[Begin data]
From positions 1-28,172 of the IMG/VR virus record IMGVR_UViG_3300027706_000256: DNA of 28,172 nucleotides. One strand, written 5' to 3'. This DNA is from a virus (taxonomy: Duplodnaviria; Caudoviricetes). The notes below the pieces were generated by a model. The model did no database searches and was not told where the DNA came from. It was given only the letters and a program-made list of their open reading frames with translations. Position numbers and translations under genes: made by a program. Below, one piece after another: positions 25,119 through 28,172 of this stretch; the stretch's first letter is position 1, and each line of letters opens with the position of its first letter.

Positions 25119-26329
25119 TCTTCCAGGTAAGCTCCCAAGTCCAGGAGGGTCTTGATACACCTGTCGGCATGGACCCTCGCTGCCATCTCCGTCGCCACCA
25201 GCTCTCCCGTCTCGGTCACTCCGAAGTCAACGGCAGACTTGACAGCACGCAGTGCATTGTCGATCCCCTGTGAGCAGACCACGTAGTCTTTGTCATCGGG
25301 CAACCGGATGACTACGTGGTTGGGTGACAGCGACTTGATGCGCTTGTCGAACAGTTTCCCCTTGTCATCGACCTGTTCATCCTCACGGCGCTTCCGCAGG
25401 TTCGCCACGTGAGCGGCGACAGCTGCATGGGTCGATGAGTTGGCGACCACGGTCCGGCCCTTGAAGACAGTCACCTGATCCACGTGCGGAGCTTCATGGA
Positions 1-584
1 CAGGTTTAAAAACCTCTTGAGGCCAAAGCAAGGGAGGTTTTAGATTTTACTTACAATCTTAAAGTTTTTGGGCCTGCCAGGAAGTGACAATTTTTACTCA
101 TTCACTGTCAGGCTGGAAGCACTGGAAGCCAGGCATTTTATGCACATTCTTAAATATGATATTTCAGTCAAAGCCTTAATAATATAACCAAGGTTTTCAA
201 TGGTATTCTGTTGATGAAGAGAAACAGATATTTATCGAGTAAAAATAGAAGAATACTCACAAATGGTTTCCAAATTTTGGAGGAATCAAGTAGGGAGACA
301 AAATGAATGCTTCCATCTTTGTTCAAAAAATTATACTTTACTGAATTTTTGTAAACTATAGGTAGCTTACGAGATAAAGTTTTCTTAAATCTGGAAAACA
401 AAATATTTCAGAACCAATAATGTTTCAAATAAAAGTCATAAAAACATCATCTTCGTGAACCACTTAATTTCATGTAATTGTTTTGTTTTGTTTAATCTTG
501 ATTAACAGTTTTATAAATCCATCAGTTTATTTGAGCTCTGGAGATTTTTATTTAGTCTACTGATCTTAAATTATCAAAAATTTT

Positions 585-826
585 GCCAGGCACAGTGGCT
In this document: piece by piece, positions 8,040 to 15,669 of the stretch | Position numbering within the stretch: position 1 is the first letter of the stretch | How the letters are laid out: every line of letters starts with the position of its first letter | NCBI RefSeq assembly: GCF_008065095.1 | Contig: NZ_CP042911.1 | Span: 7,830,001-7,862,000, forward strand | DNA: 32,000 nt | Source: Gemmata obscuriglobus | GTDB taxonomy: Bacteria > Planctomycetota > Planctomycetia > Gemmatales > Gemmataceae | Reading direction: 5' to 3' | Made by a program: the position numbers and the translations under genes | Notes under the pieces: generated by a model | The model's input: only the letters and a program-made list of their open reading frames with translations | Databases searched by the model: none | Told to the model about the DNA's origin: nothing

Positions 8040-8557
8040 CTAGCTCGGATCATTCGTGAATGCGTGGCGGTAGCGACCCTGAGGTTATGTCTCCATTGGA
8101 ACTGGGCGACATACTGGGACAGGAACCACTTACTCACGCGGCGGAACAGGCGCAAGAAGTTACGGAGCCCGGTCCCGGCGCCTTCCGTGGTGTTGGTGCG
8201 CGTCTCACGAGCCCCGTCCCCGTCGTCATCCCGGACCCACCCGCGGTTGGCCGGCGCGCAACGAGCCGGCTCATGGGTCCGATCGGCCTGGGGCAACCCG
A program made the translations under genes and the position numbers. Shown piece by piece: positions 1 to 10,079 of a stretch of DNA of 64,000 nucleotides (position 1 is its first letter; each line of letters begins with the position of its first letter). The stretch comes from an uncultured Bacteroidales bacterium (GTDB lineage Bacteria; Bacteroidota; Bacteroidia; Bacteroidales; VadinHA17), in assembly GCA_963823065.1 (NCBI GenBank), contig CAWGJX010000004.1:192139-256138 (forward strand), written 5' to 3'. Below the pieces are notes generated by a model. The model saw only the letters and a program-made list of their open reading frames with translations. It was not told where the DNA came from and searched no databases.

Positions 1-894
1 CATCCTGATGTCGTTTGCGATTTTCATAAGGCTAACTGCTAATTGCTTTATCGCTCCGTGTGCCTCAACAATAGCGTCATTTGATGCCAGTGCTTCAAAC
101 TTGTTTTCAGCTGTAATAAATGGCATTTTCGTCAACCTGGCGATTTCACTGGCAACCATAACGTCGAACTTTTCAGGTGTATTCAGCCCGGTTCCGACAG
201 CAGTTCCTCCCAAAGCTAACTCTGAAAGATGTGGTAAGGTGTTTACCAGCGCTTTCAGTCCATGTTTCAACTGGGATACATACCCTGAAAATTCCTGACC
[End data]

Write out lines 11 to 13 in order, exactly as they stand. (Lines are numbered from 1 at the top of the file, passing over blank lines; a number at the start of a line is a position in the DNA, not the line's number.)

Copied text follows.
301 AAATGAATGCTTCCATCTTTGTTCAAAAAATTATACTTTACTGAATTTTTGTAAACTATAGGTAGCTTACGAGATAAAGTTTTCTTAAATCTGGAAAACA
401 AAATATTTCAGAACCAATAATGTTTCAAATAAAAGTCATAAAAACATCATCTTCGTGAACCACTTAATTTCATGTAATTGTTTTGTTTTGTTTAATCTTG
501 ATTAACAGTTTTATAAATCCATCAGTTTATTTGAGCTCTGGAGATTTTTATTTAGTCTACTGATCTTAAATTATCAAAAATTTT